It seems that many of us are just not used to talking openly and honestly with others about the places where our life hurts.  Through the years as a life coach and minister, I have counseled hundreds of people on every imaginable issue of human life.  It is not uncommon for some to wait until the last five minutes of their session to get to the core pain that brought them to me in the first place.  What often happens next is a deluge of tears as the flood gates of unexpressed emotions are finally opened.

When we are going through a time of bereavement over a loss, it is so important to give voice to our sorrow, anger, pain, and other emotions.  We need to have people in our lives that are safe to share these things with, people who listen without trying to fix us.

It is through talking about the loss and our emotional reaction to it that we can finally move through the pain and find a measure of relief.

Here are three common reasons why we may hold back on sharing the tough facts and the real gut-wrenching sorrows of our lives.

  1. We are afraid that speaking about our pain makes us look weak.  To counteract this fear we need to get it into our heads that we are all, always, in process at some level.  There simply are no perfect people with perfect lives.  There are, however, people who accept what is before them and who learn to integrate even the most painful experiences into the whole picture of who they are.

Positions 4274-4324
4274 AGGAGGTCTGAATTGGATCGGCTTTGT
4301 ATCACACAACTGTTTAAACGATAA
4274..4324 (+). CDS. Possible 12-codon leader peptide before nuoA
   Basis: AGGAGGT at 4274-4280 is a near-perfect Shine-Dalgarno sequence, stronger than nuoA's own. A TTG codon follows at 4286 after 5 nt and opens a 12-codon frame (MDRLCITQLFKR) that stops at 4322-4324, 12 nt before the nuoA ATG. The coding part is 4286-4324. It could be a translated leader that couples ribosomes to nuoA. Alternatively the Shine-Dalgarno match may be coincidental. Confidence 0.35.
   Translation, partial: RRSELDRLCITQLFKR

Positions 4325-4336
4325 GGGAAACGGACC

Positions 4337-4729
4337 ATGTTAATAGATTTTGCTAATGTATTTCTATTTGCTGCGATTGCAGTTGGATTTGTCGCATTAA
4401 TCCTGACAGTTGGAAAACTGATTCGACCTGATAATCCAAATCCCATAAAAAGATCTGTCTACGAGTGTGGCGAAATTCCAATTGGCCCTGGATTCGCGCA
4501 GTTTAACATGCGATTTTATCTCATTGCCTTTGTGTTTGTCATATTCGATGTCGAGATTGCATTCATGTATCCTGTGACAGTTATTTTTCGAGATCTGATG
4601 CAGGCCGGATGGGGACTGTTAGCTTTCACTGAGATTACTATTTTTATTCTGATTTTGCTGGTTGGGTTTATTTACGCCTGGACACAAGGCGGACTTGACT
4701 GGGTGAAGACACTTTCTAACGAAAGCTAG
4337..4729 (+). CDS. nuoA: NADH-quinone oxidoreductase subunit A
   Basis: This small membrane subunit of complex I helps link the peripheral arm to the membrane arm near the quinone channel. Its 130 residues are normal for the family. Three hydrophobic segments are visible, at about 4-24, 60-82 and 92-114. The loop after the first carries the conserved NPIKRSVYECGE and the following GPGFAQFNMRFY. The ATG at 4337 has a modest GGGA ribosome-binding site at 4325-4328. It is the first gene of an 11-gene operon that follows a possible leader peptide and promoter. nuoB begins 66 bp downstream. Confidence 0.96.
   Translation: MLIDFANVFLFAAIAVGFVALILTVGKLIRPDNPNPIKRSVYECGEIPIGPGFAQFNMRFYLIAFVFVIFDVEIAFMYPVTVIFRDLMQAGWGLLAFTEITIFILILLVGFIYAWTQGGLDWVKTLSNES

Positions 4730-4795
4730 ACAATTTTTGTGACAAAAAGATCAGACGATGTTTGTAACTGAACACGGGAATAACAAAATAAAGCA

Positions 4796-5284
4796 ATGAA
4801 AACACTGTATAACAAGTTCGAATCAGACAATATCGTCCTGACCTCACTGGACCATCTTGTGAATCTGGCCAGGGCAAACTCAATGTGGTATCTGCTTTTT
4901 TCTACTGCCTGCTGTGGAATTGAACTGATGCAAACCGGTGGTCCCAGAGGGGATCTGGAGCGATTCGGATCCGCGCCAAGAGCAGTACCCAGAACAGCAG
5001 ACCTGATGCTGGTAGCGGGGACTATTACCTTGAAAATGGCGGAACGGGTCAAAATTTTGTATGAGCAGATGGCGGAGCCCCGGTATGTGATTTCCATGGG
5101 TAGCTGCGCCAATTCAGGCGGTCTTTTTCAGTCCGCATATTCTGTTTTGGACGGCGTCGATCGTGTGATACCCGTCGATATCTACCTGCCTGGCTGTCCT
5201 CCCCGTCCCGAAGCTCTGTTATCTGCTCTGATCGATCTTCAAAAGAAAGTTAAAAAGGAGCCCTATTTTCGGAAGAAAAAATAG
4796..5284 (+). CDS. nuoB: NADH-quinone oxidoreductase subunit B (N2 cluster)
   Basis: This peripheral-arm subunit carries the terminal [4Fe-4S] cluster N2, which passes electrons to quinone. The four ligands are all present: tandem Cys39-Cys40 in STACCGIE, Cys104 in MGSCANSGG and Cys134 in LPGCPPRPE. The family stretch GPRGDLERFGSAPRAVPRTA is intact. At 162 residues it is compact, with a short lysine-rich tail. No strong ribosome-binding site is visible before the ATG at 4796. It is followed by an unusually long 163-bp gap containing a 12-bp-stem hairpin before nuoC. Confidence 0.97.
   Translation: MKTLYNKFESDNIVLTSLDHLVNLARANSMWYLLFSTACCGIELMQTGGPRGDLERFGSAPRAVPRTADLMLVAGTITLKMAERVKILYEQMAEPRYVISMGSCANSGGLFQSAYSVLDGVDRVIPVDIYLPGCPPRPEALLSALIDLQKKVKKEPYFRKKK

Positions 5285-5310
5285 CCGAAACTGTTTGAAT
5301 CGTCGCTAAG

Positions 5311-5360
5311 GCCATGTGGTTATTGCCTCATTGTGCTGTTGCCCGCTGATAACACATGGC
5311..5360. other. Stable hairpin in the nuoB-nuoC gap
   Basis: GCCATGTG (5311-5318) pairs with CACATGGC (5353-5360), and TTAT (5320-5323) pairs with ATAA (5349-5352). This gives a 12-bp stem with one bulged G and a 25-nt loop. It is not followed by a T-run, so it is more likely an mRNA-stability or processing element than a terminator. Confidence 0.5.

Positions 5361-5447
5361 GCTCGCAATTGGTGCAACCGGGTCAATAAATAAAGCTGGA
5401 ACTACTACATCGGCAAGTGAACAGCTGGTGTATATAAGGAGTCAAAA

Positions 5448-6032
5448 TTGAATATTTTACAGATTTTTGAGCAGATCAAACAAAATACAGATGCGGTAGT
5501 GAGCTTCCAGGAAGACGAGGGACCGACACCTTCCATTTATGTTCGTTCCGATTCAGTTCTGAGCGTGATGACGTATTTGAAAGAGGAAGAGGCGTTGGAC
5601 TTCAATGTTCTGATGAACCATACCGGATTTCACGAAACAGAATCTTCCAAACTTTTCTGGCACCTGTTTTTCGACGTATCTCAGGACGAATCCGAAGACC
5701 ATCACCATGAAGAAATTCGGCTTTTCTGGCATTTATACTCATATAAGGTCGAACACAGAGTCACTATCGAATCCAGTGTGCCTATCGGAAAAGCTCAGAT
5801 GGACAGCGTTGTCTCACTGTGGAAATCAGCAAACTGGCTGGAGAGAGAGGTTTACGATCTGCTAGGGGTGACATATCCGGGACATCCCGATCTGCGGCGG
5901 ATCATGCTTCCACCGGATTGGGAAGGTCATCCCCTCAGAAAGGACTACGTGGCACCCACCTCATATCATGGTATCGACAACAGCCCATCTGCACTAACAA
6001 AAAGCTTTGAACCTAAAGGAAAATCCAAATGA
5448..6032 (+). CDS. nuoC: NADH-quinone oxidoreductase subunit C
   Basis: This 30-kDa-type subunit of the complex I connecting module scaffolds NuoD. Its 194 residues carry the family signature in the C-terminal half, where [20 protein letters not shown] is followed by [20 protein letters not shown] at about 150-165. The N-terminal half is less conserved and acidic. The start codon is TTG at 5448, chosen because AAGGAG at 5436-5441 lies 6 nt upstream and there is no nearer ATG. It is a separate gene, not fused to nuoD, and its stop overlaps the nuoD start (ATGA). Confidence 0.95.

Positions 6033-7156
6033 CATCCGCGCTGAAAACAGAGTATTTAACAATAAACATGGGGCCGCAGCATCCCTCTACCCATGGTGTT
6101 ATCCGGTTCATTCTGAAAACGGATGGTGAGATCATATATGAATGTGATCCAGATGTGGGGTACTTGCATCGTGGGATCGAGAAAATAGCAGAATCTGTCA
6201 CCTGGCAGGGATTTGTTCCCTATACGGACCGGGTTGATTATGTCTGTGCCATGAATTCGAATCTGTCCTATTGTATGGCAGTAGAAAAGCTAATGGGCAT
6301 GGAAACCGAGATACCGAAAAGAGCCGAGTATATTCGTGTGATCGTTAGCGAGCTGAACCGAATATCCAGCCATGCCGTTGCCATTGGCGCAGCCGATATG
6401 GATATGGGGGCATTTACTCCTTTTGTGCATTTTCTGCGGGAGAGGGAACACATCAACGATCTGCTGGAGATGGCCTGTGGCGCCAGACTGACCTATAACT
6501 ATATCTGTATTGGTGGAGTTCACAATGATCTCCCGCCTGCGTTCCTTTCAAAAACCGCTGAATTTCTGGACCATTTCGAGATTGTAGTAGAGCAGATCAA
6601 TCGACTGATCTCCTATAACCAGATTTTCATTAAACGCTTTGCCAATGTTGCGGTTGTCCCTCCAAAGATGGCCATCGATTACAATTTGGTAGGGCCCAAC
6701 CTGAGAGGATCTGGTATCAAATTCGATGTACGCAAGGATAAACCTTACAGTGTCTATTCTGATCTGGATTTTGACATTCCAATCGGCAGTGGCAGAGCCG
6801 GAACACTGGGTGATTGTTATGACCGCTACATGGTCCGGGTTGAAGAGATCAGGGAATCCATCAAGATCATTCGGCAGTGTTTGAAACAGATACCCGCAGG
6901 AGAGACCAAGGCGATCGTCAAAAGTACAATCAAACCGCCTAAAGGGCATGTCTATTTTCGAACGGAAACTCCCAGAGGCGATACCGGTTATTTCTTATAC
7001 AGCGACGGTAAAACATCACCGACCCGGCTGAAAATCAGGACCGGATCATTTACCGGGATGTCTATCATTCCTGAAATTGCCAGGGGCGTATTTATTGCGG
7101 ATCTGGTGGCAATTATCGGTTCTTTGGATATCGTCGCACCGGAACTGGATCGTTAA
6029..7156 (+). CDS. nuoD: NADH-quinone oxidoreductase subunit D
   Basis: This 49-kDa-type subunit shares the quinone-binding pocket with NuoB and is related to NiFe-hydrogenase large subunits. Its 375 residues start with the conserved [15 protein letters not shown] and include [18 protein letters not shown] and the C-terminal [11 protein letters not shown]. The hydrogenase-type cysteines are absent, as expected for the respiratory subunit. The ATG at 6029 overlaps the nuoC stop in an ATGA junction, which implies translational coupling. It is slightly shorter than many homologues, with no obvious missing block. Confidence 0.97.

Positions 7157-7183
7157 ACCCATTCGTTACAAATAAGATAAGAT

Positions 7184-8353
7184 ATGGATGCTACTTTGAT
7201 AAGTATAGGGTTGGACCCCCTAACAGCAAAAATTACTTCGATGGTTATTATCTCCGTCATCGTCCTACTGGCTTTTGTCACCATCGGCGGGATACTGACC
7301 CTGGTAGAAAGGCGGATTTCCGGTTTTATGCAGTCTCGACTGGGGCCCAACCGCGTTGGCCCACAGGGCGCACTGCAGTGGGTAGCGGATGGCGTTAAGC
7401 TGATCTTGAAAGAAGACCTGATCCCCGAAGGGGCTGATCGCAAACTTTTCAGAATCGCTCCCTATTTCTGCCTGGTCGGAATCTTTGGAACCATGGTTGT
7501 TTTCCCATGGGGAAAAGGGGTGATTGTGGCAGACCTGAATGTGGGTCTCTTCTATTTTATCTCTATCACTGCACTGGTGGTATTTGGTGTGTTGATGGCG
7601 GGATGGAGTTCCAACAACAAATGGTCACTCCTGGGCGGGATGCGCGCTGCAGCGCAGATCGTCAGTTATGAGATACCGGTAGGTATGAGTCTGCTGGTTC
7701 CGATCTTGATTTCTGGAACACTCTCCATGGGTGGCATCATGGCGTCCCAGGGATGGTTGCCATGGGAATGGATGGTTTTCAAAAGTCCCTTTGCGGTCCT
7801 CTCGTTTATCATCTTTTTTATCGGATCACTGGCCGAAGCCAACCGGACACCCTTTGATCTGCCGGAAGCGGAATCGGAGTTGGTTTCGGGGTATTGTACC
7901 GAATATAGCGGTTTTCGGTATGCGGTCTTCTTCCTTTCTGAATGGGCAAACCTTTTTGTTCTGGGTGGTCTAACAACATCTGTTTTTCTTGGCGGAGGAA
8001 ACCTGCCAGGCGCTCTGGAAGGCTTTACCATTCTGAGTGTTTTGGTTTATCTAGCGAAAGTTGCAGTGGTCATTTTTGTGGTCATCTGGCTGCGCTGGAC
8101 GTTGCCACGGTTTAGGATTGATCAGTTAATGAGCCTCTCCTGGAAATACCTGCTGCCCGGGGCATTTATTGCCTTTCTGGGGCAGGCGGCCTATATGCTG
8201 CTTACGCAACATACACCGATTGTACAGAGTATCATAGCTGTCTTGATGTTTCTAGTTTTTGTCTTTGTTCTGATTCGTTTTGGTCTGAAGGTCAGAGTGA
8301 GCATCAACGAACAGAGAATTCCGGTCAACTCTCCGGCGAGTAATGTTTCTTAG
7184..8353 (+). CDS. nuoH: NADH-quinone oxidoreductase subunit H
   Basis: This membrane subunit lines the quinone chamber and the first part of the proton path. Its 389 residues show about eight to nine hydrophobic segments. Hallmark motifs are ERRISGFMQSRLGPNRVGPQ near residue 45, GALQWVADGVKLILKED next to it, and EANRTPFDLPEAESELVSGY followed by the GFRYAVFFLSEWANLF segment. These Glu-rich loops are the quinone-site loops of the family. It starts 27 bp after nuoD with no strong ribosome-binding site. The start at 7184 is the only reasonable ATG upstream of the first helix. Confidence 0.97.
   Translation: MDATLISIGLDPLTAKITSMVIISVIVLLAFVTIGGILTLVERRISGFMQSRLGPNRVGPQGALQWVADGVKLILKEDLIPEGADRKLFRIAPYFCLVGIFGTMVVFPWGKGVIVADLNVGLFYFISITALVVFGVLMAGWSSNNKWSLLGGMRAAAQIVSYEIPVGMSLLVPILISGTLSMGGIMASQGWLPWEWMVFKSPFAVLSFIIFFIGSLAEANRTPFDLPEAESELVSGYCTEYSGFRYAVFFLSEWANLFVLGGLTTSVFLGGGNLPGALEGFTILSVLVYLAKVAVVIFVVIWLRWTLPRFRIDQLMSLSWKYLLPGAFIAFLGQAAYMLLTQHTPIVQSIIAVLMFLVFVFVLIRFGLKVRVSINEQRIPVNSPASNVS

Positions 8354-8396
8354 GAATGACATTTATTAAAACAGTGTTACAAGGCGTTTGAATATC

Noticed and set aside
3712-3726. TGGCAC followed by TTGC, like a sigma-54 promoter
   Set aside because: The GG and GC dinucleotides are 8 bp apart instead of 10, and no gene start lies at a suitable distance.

2. We are afraid we will wear out our welcome if we cry or talk about our sorrows.  It does take some maturity on the part of the listener to listen without judgment and advice-giving.  It also takes some awareness on the part of the one who is grieving to share a little of their story with several people instead of telling all of it to just one.
  3. We are afraid we will lose control if we start crying.  This fear of losing control, I think, is one of the biggest blocks to authentic grieving.  The truth is that loss hurts and when we have great hurt inside of us, we need relief for it.  Tears are the most natural release.

Have a good cry today.  Then acknowledge your fear about talking to someone and go ahead and do it anyway.  Call a friend, a bereavement coach, a counselor or minister and talk about your places of sorrow and pain.  I can guarantee that you will feel so much better. Remember, SORROW SHARED IS A BURDEN LIFTED.

Peace to your heart this day and always,

Louise

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